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Pay no attention to the people behind the curtain

Sunday, March 25, 2007

McIlheran Watch: What's the "plain meaning" of this?

by folkbum

Patrick McIlheran writes today about the state supreme court race, and he throws in this:
Ziegler has gone to pains to say she'd stick to the law, saying it's courts' job to interpret laws "according to their plain meaning."
This is another way of saying that Ziegler won't be an "activist" judge, which, of course, is the cruelist insult a conservative could hurl at a judge. Ziegler insists, and McIlheran believes her, that she will follow only the "plain meaning" of the laws as written.

So here's my question: What's the "plain meaning" of this (scroll to .04 (04) )?
(4) Except as provided in sub. (6) for waiver [when the parties to a case are informed of a conflict and agree to waive the judge's recusal], a judge shall recuse himself or herself in a proceeding when the facts and circumstances the judge knows or reasonably should know establish one of the following or when reasonable, well-informed persons knowledgeable about judicial ethics standards and the justice system and aware of the facts and circumstances the judge knows or reasonably should know would reasonably question the judge's ability to be impartial: [. . .]
(d) The judge knows that he or she, individually or as a fiduciary, or the judge's spouse or minor child wherever residing, or any other member of the judge's family residing in the judge's household has an economic interest in the subject matter in controversy or in a party to the proceeding or has any other more than de minimis interest that could be substantially affected by the proceeding.
(e) The judge or the judge's spouse, or a person within the third degree of kinship to either of them, or the spouse of such a person meets one of the following criteria:
  1. Is a party to the proceeding or an officer, director or trustee of a party.
  2. Is acting as a lawyer in the proceeding.
  3. Is known by the judge to have a more than de minimis interest that could be substantially affected by the proceeding.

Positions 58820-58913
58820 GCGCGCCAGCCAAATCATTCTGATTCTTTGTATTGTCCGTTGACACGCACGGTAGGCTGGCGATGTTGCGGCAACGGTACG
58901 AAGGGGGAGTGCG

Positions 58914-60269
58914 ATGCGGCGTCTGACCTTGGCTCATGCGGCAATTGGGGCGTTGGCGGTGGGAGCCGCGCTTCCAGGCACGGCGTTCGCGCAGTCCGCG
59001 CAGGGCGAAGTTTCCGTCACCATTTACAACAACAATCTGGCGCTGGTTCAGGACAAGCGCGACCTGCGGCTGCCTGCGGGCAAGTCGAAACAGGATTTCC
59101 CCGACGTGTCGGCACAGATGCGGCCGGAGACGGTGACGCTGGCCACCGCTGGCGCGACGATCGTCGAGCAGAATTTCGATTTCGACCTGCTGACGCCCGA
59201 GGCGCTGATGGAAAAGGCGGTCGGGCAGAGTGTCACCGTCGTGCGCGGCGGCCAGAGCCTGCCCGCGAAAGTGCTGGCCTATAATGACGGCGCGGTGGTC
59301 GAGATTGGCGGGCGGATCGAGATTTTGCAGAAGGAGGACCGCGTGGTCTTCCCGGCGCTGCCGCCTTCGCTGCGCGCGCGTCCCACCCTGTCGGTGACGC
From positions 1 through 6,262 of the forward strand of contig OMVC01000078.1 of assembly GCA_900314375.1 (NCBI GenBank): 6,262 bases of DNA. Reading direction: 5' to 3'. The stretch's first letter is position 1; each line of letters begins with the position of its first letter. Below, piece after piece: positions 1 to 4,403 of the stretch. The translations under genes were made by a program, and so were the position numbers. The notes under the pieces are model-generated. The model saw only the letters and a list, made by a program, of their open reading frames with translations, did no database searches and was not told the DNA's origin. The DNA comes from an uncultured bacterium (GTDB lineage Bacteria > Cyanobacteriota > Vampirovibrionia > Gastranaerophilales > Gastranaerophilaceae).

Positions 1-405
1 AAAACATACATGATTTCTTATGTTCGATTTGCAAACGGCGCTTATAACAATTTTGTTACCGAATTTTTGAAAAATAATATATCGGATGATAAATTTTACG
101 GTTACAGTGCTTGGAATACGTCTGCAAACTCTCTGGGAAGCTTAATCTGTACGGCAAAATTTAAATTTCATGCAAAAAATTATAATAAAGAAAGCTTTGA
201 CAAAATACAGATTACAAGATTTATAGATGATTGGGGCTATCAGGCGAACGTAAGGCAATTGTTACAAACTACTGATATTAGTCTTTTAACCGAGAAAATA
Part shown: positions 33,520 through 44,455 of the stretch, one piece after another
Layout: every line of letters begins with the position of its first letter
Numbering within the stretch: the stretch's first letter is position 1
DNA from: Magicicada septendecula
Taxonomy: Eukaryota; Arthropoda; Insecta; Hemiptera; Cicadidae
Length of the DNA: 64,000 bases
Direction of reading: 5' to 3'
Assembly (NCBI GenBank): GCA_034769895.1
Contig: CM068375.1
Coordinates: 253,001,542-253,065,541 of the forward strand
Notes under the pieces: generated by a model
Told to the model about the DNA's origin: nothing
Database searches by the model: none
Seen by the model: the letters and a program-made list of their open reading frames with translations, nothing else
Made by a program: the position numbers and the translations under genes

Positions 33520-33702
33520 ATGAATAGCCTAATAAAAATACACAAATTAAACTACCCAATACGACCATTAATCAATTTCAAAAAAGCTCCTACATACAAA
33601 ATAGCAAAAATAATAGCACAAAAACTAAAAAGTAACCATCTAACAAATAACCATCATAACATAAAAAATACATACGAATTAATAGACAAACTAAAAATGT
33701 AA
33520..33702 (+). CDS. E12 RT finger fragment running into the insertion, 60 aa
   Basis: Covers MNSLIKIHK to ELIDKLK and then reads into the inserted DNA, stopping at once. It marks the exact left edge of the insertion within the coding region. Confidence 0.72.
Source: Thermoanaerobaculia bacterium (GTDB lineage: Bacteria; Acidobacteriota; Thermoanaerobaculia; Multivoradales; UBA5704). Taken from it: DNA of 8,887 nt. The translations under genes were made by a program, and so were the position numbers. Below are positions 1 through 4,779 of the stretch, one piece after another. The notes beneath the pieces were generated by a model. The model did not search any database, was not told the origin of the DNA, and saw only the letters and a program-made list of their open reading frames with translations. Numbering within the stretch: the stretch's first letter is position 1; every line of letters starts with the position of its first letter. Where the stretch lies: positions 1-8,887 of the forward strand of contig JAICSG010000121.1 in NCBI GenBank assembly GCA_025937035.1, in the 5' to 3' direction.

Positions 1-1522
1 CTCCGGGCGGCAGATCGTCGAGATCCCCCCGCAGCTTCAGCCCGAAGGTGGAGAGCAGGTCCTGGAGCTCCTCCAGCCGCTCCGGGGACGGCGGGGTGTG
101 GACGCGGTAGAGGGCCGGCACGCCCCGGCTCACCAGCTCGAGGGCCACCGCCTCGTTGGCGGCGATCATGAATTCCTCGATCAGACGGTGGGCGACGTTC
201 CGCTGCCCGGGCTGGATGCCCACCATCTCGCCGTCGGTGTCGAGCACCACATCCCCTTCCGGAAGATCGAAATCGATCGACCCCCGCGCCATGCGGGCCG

4. Is to the judge's knowledge likely to be a material witness in the proceeding.
That's the text of a section of the state's code of judicial conduct. I think the "meaning" in both (d) and (e) that I've quoted here is pretty "plain": If a judge has anything other than a "de minimis" financial stake in the outcome, or--and this is more damning, I think--if a judge's spouse is on the board of directors of one of the parties, the judge must step aside. "Shall recuse" herself is the wording, and that leaves no room for wriggling.

We can wriggle over the definition of "de minimis," since the code's definition actually leaves a lot to be desired: "an insignificant interest that does not raise reasonable question as to a judge's impartiality or use of the prestige of the office." But you can wriggle too far; I think Dad29 misses the boat here when he tries to define "de minimis" in terms of a benefit to the company, rather than the judge.* He also misses the boat here when he points out that a small-claims case here or there isn't going to make Judge Ziegler--who may or may not own any shares of West Bend Savings Bank--or her husband--who is on the board of directors of that bank--any richer. I'll concede that, but Dad29 ignores the second part of the definition of "de minimis": Does judge Ziegler's financial ties to West Bend Savings Bank "raise reasonable question as to a judge's impartiality or use of the prestige of the office"? I say yes, Dad29 and Patrick McIlheran may say no. If that were all, we could just leave it to the voters to decide.